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Field Force to Lhasa
April 4, 2009 2:36 PM   Subscribe

Field Force to Lhasa 1903-04 Captain Cecil Mainprise accompanied General Sir Francis Younghusband's expedition to Tibet in 1903. He wrote 50 letters home which trace the expedition’s progress into Tibet. Read this insider's account on the day they were written some 105 years later. Final post is 18 November 2009. [Via]
posted by Abiezer (8 comments total) 6 users marked this as a favorite

 
Oh, cool, and a small world: my grandfather was a medical officer on the Younghusband expedition as well, possibly one of the two surgeons to which Mainprise refers. He went on from that to be director of the Institute of Tropical Medicine in Calcutta.
posted by Rumple at 3:09 PM on April 4, 2009


The Younghusband "expedition" was extremely unpopular in world opinion at the time, it was seen as Britain being a bully, killing peaceful monks - there were protests in London, newspaper OpEd flame wars etc.. all the same stuff we see today when countries act Imperially and unjustly (c.f. Iraq). One of the reasons it drew such negative reaction was Kipling's novel Kim had just been published in 1901, everyone had read it and it portrayed Buddhist monks sympathetically as peaceful and loving. Younghusband's machine guns mowed them down. Had it not been for the atrocities of China in the 1940s and 50s, we'd probably still be looking back at Younghusband negatively. Now it's been sort of romanticized as an "expedition" and the massacre's forgotten, a drop in the bucket of later events.

A whole bunch of reporters and military people who were with Younghusband left memoirs, most of them now in the public domain and probably freely available on Google Books/Internet Archive. One of the better known works:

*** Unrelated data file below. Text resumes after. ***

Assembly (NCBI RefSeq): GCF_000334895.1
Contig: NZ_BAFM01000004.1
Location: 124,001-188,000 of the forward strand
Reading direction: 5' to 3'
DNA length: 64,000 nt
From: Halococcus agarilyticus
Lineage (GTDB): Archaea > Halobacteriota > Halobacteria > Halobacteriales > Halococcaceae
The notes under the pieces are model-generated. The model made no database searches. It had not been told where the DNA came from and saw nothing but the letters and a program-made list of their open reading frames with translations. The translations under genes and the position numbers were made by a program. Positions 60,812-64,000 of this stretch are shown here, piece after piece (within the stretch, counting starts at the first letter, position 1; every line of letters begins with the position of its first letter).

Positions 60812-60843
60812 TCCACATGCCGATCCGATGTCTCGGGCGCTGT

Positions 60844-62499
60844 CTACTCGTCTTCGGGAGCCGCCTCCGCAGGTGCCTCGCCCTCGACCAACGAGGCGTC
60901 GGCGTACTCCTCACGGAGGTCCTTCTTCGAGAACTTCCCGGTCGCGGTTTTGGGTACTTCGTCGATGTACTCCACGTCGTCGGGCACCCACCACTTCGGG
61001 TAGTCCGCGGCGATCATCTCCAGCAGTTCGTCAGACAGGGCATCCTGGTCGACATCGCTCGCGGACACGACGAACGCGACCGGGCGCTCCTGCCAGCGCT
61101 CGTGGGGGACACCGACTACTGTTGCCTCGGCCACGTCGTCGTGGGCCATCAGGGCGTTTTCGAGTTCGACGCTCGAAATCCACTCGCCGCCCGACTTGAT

The Unveiling of Lhasa (1905) by newspaper reporter Edmund Chandler who was there, and Peter Fleming (*) wrote Bayonets To Lhasa: The First Full Account Of The British Invasion Of Tibet In 1904 (1961)

* - Peter Flemming is the brother of Ian Flemming (who is best known as the author of Chitty Chitty Bang Bang ;)
posted by stbalbach at 4:07 PM on April 4, 2009


Still very much remembered in China too - there's an Anti-British Imperialism Museum in Gyantse, and the 1997 film Red River Valley gave an account of the incursion. Not read any Tibetan historiography on the subject.
Was going to link to Bayonets to Lhasa but it's no longer available on archive.org - seems someone's re-issued it.
posted by Abiezer at 4:21 PM on April 4, 2009


There's actually a good argument to be made that Britain bears some historical responsibility for the fix that Tibet is in now - China became much more sensitive about foreigners messing about in that area after the British invasion in 1904. Had Younghusband and Co. not gotten China's hackles up at the time, things might have turned out differently. Britain's motivation for the invasion was purely economic - they were demanding "trade rights" with Tibet. Not too unlike what had happened with the Opium Wars in China itself some years earlier.
Please don't read this post as an apologia for the Chinese government's actions in Tibet, which it most emphatically is not.
Younghusband was an interesting character, who actually was quite fascinated with Tibet, and went on in later life to write many books on various spiritual subjects. Check out a book called "Younghusband: The Last Great Imperial Adventurer" by Patrick French.
posted by crazylegs at 5:21 PM on April 4, 2009


This is great. Thanks, Abiezer.
posted by homunculus at 5:30 PM on April 4, 2009


cecil mainprise,
francis younghusband
chity,chitty, bang,bang
flashman

real hysterical characters.?
posted by lemuel at 7:34 PM on April 4, 2009


Every bit as real as that other bold adventurer of the high Imperial era, Captain Walter Snetterton.
posted by Abiezer at 7:53 PM on April 4, 2009


Folk Tales From Tibet, free e-book "collection of twenty-two tales and a few verses, made during the British expedition to Tibet in 1903-4, by the Secretary and Interpreter of the Mission to Lhasa."
posted by Abiezer at 9:27 PM on April 18, 2009 [1 favorite]


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